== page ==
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PLoS Negl Trop Dis. 2013 Dec 12;7(12):e2590. doi: 10.1371/journal.pntd.0002590. eCollection 2013.

Temporal patterns of abundance of Aedes aegypti and Aedes albopictus (Diptera: Culicidae) and mitochondrial DNA analysis of Ae. albopictus in the Central African Republic.

Author information

1
Institut Pasteur de Bangui, Bangui, Central African Republic.
2
Centre International de Recherches Médicales de Franceville, Franceville, Gabon ; Laboratoire des Maladies Infectieuses et Vecteurs: Écologie, Génétique, Évolution et Contrôle, UMR 224-5290, CNRS-IRD-UM1-UM2, IRD Montpellier, France.

Abstract

The invasive Asian tiger mosquito Aedes albopictus (Diptera: Culicidae) was first reported in central Africa in 2000, in Cameroon, with the indigenous mosquito species Ae. aegypti (Diptera: Culicidae). Today, this invasive species is present in almost all countries of the region, including the Central African Republic (CAR), where it was first recorded in 2009. As invasive species of mosquitoes can affect the distribution of native species, resulting in new patterns of vectors and concomitant risk for disease, we undertook a comparative study early and late in the wet season in the capital and the main cities of CAR to document infestation and the ecological preferences of the two species. In addition, we determined the probable geographical origin of invasive populations of Ae. albopictus with two mitochondrial DNA genes, COI and ND5. Analysis revealed that Ae. aegypti was more abundant earlier in the wet season and Ae. albopictus in the late wet season. Used tyres were the most heavily colonized productive larval habitats for both species in both seasons. The invasive species Ae. albopictus predominated over the resident species at all sites in which the two species were sympatric. Mitochondrial DNA analysis revealed broad low genetic diversity, confirming recent introduction of Ae. albopictus in CAR. Phylogeographical analysis based on COI polymorphism indicated that the Ae. albopictus haplotype in the CAR population segregated into two lineages, suggesting multiple sources of Ae. albopictus. These data may have important implications for vector control strategies in central Africa.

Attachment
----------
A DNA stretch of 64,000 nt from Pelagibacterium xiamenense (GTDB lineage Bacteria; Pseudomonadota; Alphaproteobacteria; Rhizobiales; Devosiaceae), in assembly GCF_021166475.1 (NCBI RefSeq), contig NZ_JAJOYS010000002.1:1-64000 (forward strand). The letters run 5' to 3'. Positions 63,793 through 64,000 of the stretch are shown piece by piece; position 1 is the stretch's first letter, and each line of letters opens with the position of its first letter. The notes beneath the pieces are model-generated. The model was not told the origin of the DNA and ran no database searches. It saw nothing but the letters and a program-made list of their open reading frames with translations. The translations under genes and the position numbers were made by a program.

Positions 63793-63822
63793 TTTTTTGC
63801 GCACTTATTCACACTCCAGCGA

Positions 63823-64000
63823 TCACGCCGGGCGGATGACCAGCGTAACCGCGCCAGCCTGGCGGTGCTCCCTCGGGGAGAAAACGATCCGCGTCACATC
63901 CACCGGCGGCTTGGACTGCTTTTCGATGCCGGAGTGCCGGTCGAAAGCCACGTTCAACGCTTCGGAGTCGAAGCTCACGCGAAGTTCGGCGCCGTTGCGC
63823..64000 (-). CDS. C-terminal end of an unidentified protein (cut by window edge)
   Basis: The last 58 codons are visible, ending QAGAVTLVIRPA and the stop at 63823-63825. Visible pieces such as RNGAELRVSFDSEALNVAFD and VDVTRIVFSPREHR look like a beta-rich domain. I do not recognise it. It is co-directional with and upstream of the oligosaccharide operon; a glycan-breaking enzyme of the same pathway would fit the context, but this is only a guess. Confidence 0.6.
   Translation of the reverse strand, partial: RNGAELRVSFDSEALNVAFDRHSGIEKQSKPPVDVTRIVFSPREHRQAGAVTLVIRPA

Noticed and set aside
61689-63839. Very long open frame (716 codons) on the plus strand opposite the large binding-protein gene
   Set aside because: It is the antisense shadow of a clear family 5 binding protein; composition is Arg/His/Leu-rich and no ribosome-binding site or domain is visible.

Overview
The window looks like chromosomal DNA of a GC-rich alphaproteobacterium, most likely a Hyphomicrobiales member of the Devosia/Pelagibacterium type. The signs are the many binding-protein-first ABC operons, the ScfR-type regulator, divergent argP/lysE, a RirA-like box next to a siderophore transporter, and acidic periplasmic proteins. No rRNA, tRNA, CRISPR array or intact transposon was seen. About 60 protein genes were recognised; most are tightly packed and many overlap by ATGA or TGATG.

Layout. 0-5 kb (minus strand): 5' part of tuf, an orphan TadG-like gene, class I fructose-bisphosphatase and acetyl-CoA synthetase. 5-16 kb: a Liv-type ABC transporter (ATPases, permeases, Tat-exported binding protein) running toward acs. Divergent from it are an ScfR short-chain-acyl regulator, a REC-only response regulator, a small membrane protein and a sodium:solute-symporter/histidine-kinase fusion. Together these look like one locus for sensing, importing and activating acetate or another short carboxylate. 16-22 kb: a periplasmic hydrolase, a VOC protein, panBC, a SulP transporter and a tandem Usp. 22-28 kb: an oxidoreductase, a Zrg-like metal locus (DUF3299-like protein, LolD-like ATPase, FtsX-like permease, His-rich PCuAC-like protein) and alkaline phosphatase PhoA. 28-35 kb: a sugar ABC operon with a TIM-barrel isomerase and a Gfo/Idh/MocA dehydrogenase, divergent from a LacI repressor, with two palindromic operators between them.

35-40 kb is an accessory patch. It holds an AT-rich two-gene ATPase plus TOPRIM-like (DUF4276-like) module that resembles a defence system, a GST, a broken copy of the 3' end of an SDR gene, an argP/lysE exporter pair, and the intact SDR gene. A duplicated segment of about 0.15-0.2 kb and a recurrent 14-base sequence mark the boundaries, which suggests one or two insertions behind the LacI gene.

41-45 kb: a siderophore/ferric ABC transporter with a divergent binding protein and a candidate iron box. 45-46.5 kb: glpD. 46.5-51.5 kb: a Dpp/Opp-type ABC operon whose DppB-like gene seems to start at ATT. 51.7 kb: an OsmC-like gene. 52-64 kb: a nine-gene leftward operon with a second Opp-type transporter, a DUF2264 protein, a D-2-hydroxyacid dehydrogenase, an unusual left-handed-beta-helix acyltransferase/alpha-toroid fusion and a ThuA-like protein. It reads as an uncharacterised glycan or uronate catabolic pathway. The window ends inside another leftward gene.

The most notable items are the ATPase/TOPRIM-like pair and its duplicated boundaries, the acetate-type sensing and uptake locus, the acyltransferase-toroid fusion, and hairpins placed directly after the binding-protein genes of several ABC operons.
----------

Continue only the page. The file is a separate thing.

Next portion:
PMID:
24349596
PMCID:
PMC3861192
DOI:
10.1371/journal.pntd.0002590
[Indexed for MEDLINE]
Free PMC Article

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